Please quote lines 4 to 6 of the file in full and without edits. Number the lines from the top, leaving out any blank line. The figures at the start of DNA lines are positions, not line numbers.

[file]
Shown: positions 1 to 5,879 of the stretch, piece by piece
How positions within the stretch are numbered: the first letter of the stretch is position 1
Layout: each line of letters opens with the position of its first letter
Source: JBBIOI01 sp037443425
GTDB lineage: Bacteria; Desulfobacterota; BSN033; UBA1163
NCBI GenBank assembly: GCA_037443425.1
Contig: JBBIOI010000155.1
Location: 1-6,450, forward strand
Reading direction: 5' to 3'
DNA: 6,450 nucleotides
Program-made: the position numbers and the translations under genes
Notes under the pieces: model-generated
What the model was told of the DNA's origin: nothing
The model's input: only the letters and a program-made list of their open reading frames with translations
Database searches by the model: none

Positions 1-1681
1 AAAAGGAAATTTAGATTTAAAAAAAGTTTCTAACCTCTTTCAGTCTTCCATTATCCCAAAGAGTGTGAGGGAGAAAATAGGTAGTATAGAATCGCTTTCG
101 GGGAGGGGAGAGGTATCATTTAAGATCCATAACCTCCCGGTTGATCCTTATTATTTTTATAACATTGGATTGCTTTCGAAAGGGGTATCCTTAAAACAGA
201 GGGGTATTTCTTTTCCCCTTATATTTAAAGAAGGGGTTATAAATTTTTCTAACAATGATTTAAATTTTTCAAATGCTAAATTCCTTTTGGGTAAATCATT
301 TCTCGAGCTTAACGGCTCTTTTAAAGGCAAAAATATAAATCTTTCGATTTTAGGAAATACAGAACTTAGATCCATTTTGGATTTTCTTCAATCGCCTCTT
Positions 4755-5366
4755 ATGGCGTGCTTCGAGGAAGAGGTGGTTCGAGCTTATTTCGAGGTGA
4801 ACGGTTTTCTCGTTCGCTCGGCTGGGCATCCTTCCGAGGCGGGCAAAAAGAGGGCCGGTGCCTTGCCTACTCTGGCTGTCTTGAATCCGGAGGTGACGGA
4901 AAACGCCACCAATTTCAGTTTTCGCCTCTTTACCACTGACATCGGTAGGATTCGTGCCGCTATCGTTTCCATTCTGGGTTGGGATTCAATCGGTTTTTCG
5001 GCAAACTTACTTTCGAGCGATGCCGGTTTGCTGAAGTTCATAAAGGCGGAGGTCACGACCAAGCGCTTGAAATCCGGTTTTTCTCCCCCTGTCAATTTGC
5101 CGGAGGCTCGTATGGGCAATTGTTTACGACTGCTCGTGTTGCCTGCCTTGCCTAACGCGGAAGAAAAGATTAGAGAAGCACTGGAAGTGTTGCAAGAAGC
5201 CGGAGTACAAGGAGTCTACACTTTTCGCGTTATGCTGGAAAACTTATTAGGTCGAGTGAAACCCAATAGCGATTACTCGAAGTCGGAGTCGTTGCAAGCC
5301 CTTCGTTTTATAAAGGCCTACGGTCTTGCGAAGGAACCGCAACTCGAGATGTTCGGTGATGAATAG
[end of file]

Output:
Source: JBBIOI01 sp037443425
GTDB lineage: Bacteria; Desulfobacterota; BSN033; UBA1163
NCBI GenBank assembly: GCA_037443425.1